St Leonards chef promoting awareness of life with Viking disease

Peter BromwichPeter Bromwich
Peter Bromwich

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A chef from 1066 Country is helping raise awareness of a little-known but common hand condition.

Peter Bromwich, 58, who lives in St Leonards, suffers from Viking disease, also known as Dupuytren’s disease.

It most commonly affects men over the age of 50 and causes the fingers to bend inwards towards the palms, making everyday life very difficult.

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Peter first developed Dupuytren’s in his right hand, aged 40 when he started to notice his little finger bending inwards.

Six years later, both his little finger and ring finger of his right hand were completely folded into his palm.

When Peter was 50 his left hand was also affected by Dupuytren’s contracture, with the decline taking place within six months, compared to the gradual six-year decline of his right hand.

Simple tasks such as doing his shirt buttons up became a struggle, and as time went on, his career and passion for playing music were in jeopardy.

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Last September Peter had two collagenase injections and manipulations in his left hand to break the cords, one in his little finger and the other in his ring finger which proved successful.

However, the doctors said surgery was required to further improve the situation.

In February, Peter underwent a large operation on his left hand. The surgeons released the webbing between his forefinger and thumb, next they performed a trigger release of his middle finger and finally a fasciectomy (surgery to remove the cord) of his little finger and ring finger.

The recovery has not been easy. His little finger became infected and had to be amputated.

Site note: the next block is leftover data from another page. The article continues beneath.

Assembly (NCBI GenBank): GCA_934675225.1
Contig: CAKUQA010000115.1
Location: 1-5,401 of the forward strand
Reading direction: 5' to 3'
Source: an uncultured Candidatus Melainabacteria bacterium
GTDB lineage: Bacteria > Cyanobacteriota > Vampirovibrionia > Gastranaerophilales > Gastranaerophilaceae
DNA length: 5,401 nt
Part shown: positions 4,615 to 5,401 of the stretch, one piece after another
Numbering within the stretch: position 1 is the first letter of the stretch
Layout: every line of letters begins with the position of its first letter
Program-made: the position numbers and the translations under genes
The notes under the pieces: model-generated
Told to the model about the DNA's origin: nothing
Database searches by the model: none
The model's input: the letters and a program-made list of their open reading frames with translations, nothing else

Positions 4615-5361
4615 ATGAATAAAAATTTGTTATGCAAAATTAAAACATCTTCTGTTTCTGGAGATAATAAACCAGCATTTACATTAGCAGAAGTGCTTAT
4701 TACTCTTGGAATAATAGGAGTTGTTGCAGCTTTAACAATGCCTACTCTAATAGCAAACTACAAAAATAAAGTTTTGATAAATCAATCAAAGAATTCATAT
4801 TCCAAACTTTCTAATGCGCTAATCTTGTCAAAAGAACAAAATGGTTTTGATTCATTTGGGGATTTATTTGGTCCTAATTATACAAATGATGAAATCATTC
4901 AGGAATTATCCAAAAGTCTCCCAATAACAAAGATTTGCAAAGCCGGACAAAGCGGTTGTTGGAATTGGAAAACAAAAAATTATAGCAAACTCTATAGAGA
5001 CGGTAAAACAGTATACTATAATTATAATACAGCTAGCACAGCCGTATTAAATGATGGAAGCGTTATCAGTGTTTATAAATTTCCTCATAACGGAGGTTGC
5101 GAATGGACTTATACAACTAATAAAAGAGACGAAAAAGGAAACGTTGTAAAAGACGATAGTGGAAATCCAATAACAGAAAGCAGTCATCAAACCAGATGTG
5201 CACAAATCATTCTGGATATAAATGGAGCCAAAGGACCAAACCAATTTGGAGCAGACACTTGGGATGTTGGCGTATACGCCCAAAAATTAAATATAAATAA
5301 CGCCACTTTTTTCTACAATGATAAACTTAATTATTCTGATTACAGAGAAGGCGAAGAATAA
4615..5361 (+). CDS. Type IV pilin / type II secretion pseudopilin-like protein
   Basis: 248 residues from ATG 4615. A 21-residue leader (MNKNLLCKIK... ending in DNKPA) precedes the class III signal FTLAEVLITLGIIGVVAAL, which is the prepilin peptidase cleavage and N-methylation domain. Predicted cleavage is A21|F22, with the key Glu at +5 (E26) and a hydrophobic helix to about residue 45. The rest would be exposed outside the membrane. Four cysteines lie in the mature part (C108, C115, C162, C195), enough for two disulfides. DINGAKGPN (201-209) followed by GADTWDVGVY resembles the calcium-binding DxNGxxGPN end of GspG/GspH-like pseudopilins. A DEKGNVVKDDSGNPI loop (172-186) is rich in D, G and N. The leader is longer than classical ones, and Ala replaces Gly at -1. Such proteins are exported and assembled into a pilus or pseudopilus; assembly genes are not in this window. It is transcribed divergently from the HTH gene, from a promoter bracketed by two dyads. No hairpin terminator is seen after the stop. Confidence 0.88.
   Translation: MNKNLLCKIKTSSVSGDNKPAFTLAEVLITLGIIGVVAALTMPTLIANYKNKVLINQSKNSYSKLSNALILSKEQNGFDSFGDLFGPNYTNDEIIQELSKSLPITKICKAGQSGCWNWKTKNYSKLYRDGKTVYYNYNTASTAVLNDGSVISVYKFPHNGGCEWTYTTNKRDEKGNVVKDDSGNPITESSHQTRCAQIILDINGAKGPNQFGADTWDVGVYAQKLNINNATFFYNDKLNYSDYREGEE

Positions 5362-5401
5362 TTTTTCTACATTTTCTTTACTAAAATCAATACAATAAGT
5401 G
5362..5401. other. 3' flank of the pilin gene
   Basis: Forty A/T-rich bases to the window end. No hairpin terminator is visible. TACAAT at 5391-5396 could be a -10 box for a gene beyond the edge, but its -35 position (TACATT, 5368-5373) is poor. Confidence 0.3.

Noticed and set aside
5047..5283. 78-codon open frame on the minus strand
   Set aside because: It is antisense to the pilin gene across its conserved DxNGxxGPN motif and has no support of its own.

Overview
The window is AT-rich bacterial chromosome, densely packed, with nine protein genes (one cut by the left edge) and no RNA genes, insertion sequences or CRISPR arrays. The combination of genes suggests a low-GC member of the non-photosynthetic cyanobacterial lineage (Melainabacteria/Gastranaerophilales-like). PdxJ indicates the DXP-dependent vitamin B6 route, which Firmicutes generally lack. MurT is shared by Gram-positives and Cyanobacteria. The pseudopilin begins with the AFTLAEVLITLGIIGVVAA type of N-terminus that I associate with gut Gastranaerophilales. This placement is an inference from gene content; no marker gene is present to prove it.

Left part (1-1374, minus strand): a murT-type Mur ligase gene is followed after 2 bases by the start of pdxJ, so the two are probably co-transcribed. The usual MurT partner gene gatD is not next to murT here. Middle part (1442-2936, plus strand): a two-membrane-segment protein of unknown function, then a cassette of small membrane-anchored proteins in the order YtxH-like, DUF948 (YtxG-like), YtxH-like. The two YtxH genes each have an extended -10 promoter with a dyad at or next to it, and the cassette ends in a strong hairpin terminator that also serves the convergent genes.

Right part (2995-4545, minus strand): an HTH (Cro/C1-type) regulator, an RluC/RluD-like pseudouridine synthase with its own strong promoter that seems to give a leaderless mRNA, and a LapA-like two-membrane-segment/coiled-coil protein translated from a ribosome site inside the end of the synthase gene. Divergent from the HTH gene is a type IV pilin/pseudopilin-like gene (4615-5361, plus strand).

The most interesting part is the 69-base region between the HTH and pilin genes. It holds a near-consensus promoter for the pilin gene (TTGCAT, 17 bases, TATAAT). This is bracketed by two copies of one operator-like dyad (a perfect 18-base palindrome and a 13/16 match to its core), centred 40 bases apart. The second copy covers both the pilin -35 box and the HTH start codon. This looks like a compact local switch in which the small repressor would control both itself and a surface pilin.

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Peter had learned over the years to deal with his Dupuytren’s. However, since surgery life has become more difficult. Peter can’t play his piano nor violin, both of which he has grade 8.

On International Viking Day (May 8), healthcare company Sobi launched to raise awareness of Viking disease.

The condition is thought to have been brought to the UK by Viking ancestors, hence its name.

Nowadays it is called Dupuytren’s disease after the French surgeon who first operated on the condition.

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It affects more than a million people in the UK alone. Photographs of Prime Minister Margaret Thatcher and US president Ronald Reagan show they had Viking disease, and the actor Bill Nighy and BBC cricketing commentator Jonathan Agnew are both known to suffer with the condition.

Anna Schurer, veterinary surgeon and chairman of the British Dupuytren’s Society, said: “The British Dupuytren’s Society is delighted to see a new source of good quality Dupuytren’s disease information.

“There is a clear need for increased awareness of this condition which affects so many people in the UK, particularly in Scotland and the north of England, as our new Viking disease map shows.

“We hope that the website will go some way to identify more patients at an earlier stage of the disease so they can find the information they need and seek medical help as appropriate.”

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